Go to the Where to File Tax Returns page at IRS.gov for other types of tax forms and use the name or number of the form to find the appropriate mailing address.
How to Mail Tax Returns If You Live Outside the U.S.
You can send your tax return or payment using the United States Postal Service if you're mailing from inside the U.S., but consider using a private delivery service otherwise, especially if you want proof that your tax return was sent on time.
This will also help you to avoid any glitches with international mail.
The IRS will accept the "sent on" date on envelopes forwarded using Federal Express or United Parcel Service, just as it does with U.S. mail, but you must use one of the approved classes of service for UPS, FedEx, or DHL Express.
- Federal Express (FedEx): Use Priority Overnight Standard Overnight, 2 Day, International Priority, International First, First Overnight, International First Next Flight Out, or International Economy.
- United Parcel Service (UPS): Use Next Day Air, Next Day Air Saver, 2nd Day Air, 2nd Day Air A.M., Worldwide Express Plus, Worldwide Express, or Next Day Air Early AM.
- DHL Express: Use DHL Express, DHL Express Worldwide, DHL Express Envelope, DHL Import Express, or Import Express Worldwide.
International taxpayers often mail their returns to the Austin, Texas service center, but the address where you should send your return might differ depending on your situation. You can check by using the Where to File Tax Returns, Addresses Listed by Return Type IRS site. First find the city where your tax return should be sent, then look up the street address for that service center.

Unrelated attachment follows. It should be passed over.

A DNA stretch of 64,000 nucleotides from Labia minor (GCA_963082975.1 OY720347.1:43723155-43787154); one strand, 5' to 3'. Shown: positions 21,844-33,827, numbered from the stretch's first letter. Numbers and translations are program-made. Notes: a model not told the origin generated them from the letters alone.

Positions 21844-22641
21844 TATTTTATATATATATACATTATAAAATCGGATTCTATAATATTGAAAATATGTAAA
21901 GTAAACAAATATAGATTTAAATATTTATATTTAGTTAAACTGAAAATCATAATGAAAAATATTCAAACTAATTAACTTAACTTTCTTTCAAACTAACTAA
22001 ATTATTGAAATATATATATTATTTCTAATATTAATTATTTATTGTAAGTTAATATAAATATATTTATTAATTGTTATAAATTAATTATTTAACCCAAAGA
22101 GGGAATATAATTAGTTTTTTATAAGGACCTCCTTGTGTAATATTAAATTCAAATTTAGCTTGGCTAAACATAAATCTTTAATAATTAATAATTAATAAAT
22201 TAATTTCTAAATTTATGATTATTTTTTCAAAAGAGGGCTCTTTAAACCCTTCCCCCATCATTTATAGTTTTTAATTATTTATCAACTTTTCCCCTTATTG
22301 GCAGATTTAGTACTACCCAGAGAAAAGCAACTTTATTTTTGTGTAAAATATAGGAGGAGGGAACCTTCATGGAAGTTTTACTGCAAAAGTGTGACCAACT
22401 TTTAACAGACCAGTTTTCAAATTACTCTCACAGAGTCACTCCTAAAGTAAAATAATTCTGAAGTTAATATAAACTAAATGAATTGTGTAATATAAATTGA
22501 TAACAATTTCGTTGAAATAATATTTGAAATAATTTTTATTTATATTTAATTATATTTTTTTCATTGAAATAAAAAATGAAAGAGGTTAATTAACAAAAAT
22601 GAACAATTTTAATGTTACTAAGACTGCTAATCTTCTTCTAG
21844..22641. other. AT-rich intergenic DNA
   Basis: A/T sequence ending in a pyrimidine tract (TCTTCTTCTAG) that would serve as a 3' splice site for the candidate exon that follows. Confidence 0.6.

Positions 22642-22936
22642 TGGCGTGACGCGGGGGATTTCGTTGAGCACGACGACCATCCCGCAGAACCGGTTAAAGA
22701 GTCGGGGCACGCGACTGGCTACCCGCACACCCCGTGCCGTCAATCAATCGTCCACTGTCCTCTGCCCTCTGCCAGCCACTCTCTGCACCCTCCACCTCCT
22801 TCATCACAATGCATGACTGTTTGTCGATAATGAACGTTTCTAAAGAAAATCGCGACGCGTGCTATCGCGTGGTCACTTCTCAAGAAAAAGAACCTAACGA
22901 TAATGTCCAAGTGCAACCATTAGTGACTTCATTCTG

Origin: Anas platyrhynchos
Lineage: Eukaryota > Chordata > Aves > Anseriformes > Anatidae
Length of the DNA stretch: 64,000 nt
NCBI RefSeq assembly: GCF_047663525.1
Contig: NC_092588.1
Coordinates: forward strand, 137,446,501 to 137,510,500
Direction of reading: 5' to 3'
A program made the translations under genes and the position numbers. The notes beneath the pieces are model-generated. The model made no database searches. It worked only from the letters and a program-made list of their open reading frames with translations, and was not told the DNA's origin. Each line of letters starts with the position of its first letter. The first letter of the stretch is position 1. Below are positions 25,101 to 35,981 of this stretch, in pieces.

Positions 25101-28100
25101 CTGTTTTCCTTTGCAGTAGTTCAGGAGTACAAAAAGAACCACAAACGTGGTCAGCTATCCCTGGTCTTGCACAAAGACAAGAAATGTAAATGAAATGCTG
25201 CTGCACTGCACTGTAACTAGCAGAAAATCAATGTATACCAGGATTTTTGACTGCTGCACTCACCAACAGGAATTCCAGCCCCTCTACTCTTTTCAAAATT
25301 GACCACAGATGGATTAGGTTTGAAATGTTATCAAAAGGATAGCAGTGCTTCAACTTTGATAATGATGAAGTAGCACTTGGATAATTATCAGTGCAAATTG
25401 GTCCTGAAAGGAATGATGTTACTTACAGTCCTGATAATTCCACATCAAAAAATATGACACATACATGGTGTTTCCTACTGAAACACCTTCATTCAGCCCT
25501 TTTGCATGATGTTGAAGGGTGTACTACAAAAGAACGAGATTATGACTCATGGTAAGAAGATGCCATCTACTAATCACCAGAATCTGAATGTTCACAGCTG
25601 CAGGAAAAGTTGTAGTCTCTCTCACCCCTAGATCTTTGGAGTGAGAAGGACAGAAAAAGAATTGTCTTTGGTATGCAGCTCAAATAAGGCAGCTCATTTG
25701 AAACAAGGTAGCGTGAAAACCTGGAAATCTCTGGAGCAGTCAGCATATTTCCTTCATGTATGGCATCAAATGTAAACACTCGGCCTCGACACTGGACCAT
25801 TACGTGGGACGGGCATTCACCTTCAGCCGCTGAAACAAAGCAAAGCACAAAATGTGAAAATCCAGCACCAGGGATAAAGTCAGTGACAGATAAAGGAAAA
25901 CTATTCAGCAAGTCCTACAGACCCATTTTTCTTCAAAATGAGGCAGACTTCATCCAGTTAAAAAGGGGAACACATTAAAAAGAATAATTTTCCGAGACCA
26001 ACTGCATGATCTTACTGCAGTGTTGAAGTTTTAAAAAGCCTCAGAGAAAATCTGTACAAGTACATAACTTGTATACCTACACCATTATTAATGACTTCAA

When You're Mailing Multiple Tax Returns
Consider placing each in its own envelope if you're mailing two or more tax returns to the IRS at the same time, then place each of those envelopes into a larger envelope. Mail the larger envelope to the IRS by certified mail, return receipt requested. When the IRS opens the larger envelope, it will immediately and easily be able to sort each of your tax documents separately.
Hand-Delivering Your Return
You can hand deliver your return to a local IRS Taxpayer Assistance Center if you really want to make sure the IRS gets it without a problem and there's one nearby to your location. Just keep in mind that IRS TAC offices require that you make an appointment.
Ask the IRS agent for a stamped receipt. The agent will make a photocopy of the first page of your tax return and stamp the photocopy with an IRS "received" mark. Keep this receipt with your records as proof that the IRS has your tax return.
Or Just Do It the Easy Way—File Electronically
E-filing tax returns is easier than ever these days and, in fact, the IRS really hopes you do. It doesn't want to be inundated with mountains of paperwork like in the old days.
Most tax preparation software will take care of e-filing for you with a simple click of your mouse. You actually have to go through additional steps if you want to or have to print out your return and mail it in for some reason because e-filing is the default.
You might also qualify for the Free File program if your income was less than $69,000 in 2019. Free Form is a partnership between the IRS and several of the leading tax software providers. Choose a provider and it will prepare and e-file your return for you at no charge if you qualify.
The Volunteer Income Tax Assistance program and the Tax Counseling for the Elderly program will also help you prepare and e-file your return if you qualify.
You can also make many tax payments online using IRS Direct Pay.
IRS. "Publication 17 (2018), Your Federal Income Tax." Accessed Feb. 15, 2020.
Internal Revenue Service (IRS). "Where to File Paper Tax Returns With or Without a Payment." Accessed Feb. 15, 2020.
Internal Revenue Service (IRS). "International - Where to File Addresses For Taxpayers and Tax Professionals." Accessed Feb. 15, 2020.
Internal Revenue Service (IRS). "Contact Your Local IRS Office." Accessed Feb. 15, 2020.
IRS. "Electronic Filing Options for Individuals." Accessed Feb. 15, 2020.